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Tradeweb’s US ETF platform sees record volumes


A new white paper from Tradeweb, the fixed income, derivatives and ETF trading platform, highlights the rise of US institutional use of ETFs.

The paper reports that market participants are beginning to leverage new technology to improve their access to liquidity through disclosed, request-based platforms where multiple liquidity providers compete on price for ETF block and NAV trading.

To work larger size transactions in fixed income, institutional investors have traditionally used request-for-quote (RFQ) trading to gain optimal pricing, access to liquidity and immediacy in execution.

Tradeweb writes that RFQ trading also delivers an optimised workflow for straight-through-processing, and automated reporting to meet best execution and compliance requirements.

The firm believes that RFQ trading will accelerate the adoption of ETF trading by institutional investors by supporting market structure that delivers better access to liquidity, more competitive and transparent pricing, and an efficient workflow.

Tradeweb opened ETF trading in the US in the first quarter of 2016 and has since executed more than USD24 billion notional volume on its electronic RFQ platform.

Adam Gould, (pictured) head of US equity derivatives at Tradeweb, explains that the firm now has 20 market makers trading with more than 135 clients, with average trade size exceeding 135,000 shares in the third quarter of 2016.

“The number of clients using the platform continues to increase – the offering is growing quickly,” Gould says. “There are three main drivers responsible for the rapid client adoption: we put multiple liquidity providers in competition which results in better pricing, we streamline the trading work flow from a price gathering and operational perspective and provide robust best execution metrics and a full audit trail, which is becoming more important in the world we live in.”

The client base is growing and is diverse: it includes a large number of traditional asset managers as well as a number of registered investment advisers and ETF fund of funds.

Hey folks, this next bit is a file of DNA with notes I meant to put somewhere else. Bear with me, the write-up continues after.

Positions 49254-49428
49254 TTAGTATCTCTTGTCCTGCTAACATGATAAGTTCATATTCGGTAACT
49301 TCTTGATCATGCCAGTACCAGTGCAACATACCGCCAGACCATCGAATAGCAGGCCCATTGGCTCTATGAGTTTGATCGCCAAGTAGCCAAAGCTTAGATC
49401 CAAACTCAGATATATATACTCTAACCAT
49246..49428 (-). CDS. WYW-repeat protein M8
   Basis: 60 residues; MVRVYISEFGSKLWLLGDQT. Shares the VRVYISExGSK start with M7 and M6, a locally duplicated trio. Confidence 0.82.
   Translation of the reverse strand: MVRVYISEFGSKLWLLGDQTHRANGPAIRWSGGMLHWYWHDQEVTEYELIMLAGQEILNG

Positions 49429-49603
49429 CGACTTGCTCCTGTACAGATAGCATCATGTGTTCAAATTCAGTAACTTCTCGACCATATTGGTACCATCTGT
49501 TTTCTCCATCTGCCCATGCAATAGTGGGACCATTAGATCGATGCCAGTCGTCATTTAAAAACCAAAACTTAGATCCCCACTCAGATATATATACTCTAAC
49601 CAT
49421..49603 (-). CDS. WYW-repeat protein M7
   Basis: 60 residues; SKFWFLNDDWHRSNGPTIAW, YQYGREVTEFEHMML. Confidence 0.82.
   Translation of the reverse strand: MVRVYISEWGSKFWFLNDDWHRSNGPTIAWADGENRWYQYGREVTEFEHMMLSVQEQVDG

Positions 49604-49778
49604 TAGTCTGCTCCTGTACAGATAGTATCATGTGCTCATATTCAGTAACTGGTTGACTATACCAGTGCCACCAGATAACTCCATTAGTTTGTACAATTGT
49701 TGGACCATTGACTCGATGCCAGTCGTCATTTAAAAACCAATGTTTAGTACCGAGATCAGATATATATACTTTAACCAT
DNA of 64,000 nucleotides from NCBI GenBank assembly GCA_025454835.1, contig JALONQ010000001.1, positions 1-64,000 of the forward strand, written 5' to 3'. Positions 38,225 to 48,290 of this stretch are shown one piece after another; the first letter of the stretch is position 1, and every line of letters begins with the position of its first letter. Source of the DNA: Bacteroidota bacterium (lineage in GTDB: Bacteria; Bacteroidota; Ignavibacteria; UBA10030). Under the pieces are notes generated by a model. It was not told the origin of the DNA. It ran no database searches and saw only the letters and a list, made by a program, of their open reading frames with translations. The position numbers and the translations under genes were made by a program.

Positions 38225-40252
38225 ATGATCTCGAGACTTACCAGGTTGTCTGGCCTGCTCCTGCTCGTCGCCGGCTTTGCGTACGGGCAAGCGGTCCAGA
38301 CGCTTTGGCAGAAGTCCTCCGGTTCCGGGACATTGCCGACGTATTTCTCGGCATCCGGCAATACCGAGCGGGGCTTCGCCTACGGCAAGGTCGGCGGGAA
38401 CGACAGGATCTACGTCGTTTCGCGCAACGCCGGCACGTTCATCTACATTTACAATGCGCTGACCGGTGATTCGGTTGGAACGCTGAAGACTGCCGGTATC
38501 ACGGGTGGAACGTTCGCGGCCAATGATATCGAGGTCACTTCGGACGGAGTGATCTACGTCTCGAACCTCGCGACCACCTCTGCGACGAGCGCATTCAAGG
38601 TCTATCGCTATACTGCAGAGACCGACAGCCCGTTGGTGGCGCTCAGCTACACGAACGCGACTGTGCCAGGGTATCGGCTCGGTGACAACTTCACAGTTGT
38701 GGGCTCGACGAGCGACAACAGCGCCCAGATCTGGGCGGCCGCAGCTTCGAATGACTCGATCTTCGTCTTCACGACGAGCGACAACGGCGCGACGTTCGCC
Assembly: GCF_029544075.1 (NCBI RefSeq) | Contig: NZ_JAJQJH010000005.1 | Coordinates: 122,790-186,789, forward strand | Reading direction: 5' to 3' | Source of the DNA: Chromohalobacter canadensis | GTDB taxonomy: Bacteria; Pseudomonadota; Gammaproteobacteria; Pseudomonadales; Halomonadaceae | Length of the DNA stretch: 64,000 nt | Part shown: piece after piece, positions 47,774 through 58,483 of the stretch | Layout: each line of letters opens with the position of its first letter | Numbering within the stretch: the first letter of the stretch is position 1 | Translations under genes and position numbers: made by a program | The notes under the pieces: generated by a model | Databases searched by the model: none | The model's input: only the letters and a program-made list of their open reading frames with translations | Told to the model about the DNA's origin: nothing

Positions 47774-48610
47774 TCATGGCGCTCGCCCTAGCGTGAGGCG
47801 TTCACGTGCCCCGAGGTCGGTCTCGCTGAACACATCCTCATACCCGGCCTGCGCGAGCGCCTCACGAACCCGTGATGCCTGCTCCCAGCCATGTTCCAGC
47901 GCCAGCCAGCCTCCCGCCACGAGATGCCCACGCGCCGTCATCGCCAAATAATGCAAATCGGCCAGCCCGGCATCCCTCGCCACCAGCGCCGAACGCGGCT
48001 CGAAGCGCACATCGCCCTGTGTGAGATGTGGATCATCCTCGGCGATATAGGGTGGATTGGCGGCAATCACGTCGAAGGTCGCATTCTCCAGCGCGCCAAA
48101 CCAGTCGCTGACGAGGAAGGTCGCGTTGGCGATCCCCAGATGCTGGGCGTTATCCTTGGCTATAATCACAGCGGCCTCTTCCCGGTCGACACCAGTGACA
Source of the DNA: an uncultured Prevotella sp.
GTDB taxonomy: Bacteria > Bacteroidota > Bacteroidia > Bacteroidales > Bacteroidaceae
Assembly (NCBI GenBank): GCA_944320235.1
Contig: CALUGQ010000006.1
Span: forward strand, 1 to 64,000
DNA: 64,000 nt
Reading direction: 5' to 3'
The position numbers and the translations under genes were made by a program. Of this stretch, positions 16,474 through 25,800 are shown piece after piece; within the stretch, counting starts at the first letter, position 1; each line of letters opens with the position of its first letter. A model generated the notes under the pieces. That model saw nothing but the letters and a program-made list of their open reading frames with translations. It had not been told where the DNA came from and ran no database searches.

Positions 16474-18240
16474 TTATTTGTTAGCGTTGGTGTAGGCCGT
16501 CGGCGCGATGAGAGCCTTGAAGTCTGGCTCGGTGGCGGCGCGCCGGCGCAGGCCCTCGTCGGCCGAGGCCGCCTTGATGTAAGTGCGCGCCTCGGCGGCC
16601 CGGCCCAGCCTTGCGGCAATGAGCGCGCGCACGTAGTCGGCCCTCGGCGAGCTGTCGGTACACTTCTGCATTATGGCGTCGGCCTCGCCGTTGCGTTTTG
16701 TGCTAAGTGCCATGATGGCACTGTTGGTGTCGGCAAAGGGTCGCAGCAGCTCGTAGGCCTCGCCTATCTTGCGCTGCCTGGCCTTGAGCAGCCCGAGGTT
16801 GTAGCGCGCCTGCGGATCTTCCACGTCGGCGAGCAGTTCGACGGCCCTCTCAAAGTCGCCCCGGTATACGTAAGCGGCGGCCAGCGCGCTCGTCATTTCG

The RFQ trading protocol is something of a Tradeweb speciality, having built up a significant business in fixed income trading through RFQs. The system brings in liquidity and as Gould says: “The more liquidity providers competing on price, the better it is for the end user in terms of getting a good execution.”
Between 12 and thirteen of the providers of liquidity for the ETF platform are usually banks and the balance are ETF market makers.

“On our platform, we also pull in exchange prices so everyone can use that as a reference. Depending on how liquid the underlying index is, and how volatile the market is, generally speaking, ETFs are a fairly liquid product,” Gould says. “And with the RFQ trading we offer, it’s becoming more liquid still. The ETF marketplace has created a number of opportunities for investors to gain exposure to various asset classes and strategies via a new investment product. We see a diverse group of clients in the US, including a number of clients who are based in Europe and using the US platform for exposure to US ETFs.”

Tradeweb is also seeing a number of its fixed income institutional clients using ETFs because they can obtain exposure to various bond indices through the ETF wrapper, and with the same protocol and platform with which they are familiar. The most liquid ETFs see over 10 million in average daily shares traded; less liquid, between 5 and 10 million; Illiquid is between one and five million and rarely traded sits at less than one million.

Tradeweb’s white paper concludes that electronic RFQ trading has, and will continue to, help realise the ongoing growth of ETF trading.
“By offering new levels of transparency and operational efficiency to the institutional community, ETF investors are enabled by a more effective means of accessing the scope and scale of liquidity they need.”

To view the full paper, please click here.
 
 

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